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README.md

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An sbt plugin for publishing bintray packages.

Consuming or publishing?

This plugin is for publishing. You don't need this plugin to consume Bintray artifacts; sbt supports that directly. If the library you want is published to JCenter (which is like Maven Central, but for Bintray), just add:

resolvers += Resolver.jcenterRepo

Some libraries are published to a particular user's Bintray repo. In that case, do:

resolvers += Resolver.bintrayRepo("otherUser", "maven")

The repo name is typically "maven" but might be something else.

If you want to publish to Bintray, read on.

Install

What you need

  • sbt 0.13.16 or newer
  • an account on bintray (get one here)
  • a desire to build a more diverse Scala library ecosystem

Add the following to your sbt project/plugins.sbt file:

addSbtPlugin("org.foundweekends" % "sbt-bintray" % "0.5.4")

Usage

Note that when specifying sbt-bintray settings in project/*.scala files (as opposed to in build.sbt), you will need to add the following import:

import bintray.BintrayKeys._

Publishing

To publish a package to bintray, you need a bintray account. You can register for one here. BintrayPlugin is an auto plugin that will be added to all projects in your build. This plugin will upload and release your artifacts into bintray when you run publish.

To exclude a project from being published (for example a root or a tests project) use the skip setting:

skip in publish := true

At any time you can check who you will be authenticated as with the bintrayWhoami setting which will print your bintray username

> bintrayWhoami

Credentials

To publish, you need to provide Bintray credentials (user name and API key). There are three ways to set them up: credential file, properties, and environment variables.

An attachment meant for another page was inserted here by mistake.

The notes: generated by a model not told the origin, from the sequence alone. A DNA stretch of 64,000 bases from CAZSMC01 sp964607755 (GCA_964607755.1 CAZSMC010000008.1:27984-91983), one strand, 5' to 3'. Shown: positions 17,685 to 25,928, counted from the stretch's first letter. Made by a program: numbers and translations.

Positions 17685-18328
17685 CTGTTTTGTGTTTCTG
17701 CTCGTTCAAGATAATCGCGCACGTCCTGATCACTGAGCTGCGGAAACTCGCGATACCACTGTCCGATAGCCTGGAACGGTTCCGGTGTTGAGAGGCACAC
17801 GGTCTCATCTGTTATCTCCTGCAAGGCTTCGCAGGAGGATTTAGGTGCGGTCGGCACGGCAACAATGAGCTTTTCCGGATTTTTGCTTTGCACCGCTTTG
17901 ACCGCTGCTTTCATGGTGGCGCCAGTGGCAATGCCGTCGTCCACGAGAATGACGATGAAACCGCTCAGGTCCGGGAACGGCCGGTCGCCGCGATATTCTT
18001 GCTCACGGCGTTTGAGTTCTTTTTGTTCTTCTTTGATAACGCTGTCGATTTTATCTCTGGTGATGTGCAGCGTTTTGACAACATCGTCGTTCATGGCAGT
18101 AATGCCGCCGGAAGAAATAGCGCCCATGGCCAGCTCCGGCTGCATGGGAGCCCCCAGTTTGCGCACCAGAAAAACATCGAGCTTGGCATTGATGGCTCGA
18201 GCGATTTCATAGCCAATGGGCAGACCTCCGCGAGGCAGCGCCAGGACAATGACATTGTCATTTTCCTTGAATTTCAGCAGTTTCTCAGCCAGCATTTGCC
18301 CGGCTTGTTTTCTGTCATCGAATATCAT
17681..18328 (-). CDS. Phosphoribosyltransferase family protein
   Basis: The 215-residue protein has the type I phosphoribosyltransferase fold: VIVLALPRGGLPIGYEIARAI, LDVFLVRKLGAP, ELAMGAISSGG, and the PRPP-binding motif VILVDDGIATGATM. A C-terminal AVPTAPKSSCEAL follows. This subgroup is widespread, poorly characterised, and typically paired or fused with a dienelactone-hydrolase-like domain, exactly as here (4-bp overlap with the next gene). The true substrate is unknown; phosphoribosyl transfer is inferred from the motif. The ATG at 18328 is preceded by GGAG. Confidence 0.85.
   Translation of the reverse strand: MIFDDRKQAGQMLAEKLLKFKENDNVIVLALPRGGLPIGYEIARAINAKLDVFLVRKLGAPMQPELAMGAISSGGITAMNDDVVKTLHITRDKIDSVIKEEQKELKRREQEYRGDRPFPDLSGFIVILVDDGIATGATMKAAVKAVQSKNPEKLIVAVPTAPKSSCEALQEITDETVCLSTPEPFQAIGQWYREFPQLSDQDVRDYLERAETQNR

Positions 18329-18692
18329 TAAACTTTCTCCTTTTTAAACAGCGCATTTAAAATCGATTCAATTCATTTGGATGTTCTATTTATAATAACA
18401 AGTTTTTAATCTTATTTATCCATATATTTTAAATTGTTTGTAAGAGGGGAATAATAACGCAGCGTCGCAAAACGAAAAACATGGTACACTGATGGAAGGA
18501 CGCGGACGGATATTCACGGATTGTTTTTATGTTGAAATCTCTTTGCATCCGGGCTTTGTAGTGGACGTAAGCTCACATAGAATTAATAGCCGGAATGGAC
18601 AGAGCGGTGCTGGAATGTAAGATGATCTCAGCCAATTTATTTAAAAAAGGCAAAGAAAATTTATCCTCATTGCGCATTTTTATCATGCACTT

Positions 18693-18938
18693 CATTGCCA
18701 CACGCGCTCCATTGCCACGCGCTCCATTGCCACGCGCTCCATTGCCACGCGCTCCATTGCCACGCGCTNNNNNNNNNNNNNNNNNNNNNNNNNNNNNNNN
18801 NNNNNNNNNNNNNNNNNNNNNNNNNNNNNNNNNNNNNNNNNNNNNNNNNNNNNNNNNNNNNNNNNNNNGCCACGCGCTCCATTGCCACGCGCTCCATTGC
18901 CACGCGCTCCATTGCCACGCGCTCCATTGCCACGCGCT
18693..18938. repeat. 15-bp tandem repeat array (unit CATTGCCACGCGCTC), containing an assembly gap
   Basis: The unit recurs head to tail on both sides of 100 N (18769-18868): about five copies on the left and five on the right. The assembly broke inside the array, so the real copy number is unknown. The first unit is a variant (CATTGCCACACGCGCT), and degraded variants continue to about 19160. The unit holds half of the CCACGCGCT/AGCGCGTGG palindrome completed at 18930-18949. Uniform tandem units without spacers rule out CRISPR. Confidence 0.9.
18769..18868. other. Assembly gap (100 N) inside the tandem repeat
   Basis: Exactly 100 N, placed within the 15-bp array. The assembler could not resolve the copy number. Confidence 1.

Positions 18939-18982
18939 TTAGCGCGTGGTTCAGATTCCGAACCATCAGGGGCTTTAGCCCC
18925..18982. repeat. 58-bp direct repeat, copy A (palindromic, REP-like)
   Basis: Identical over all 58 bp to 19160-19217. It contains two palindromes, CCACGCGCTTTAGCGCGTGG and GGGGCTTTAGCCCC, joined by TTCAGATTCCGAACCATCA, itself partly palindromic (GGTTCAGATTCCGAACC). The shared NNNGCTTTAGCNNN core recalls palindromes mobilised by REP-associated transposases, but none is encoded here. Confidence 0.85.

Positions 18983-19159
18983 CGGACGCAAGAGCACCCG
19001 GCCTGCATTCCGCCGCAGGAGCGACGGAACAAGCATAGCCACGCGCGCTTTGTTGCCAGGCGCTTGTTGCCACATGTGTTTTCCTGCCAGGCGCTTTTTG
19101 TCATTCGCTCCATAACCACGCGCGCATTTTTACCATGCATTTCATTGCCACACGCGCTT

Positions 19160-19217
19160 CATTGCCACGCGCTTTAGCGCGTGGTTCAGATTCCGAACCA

1. Credentials file

sbt-bintray will look for a credentials file under ~/.bintray/.credentials used to authenticate publishing requests to bintray.

You can interactively set up or change the bintray credentials used by sbt anytime with

> bintrayChangeCredentials

Note you will need to reload your project afterwards which will reset your publishTo setting.

  1. Properties

You can pass the user and pass as JVM properties when starting sbt:

sbt -Dbintray.user=yourBintrayUser -Dbintray.pass=yourBintrayPass
  1. Environment variables

sbt-bintray will look for bintray user and pass in the environment variables BINTRAY_USER and BINTRAY_PASS.

Bintray organization

You may optionally wish to publish to a bintray organization instead of your individual bintray user account. To do so, use the bintrayOrganization setting in your project's build definition.

bintrayOrganization := Some("strength-in-numbers")

By default, a bintray Maven repository for a bintray user or organization is named maven. If your Maven repository is named differently, you will need to specify the bintrayRepository setting.

bintrayRepository := "oss-maven"

Staging (optional)

If you want to stage your all artifacts first, put this in your settings: